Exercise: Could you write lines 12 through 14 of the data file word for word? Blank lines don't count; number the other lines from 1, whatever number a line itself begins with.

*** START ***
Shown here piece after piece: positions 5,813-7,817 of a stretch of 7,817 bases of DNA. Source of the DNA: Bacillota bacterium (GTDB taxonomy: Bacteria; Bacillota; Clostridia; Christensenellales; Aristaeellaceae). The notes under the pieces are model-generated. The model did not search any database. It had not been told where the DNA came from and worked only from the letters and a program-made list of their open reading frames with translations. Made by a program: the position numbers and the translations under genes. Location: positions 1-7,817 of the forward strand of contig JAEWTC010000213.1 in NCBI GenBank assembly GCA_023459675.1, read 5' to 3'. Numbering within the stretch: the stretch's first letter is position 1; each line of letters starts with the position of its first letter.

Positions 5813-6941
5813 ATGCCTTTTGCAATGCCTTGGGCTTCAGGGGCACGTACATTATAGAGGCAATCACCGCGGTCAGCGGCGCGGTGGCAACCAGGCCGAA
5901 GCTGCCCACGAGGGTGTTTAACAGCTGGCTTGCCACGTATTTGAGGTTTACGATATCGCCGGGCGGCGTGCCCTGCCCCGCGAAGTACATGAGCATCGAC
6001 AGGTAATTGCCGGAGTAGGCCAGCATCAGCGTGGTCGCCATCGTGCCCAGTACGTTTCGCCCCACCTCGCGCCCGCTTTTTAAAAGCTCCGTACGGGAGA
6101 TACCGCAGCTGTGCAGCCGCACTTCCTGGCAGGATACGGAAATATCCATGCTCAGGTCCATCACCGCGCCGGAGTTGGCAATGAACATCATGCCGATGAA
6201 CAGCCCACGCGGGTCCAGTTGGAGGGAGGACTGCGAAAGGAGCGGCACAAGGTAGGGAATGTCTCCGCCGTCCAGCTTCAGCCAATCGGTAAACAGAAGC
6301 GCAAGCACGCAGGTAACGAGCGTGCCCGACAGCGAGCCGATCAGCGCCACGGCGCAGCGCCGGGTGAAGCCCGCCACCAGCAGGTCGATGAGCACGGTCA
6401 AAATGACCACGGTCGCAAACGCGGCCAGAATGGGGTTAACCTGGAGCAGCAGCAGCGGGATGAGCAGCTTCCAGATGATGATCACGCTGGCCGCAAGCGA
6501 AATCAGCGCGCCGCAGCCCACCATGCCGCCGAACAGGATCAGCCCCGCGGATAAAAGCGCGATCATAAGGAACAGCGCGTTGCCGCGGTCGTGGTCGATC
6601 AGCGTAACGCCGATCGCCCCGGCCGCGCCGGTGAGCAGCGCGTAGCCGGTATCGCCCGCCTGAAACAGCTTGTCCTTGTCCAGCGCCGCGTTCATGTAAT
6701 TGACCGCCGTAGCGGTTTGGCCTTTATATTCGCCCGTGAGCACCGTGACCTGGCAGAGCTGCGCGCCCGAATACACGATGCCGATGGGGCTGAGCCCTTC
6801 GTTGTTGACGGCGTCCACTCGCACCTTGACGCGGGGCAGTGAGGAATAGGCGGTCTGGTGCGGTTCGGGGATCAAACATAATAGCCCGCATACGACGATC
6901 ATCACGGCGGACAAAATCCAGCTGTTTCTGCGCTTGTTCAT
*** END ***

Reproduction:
6701 TGACCGCCGTAGCGGTTTGGCCTTTATATTCGCCCGTGAGCACCGTGACCTGGCAGAGCTGCGCGCCCGAATACACGATGCCGATGGGGCTGAGCCCTTC
6801 GTTGTTGACGGCGTCCACTCGCACCTTGACGCGGGGCAGTGAGGAATAGGCGGTCTGGTGCGGTTCGGGGATCAAACATAATAGCCCGCATACGACGATC
6901 ATCACGGCGGACAAAATCCAGCTGTTTCTGCGCTTGTTCAT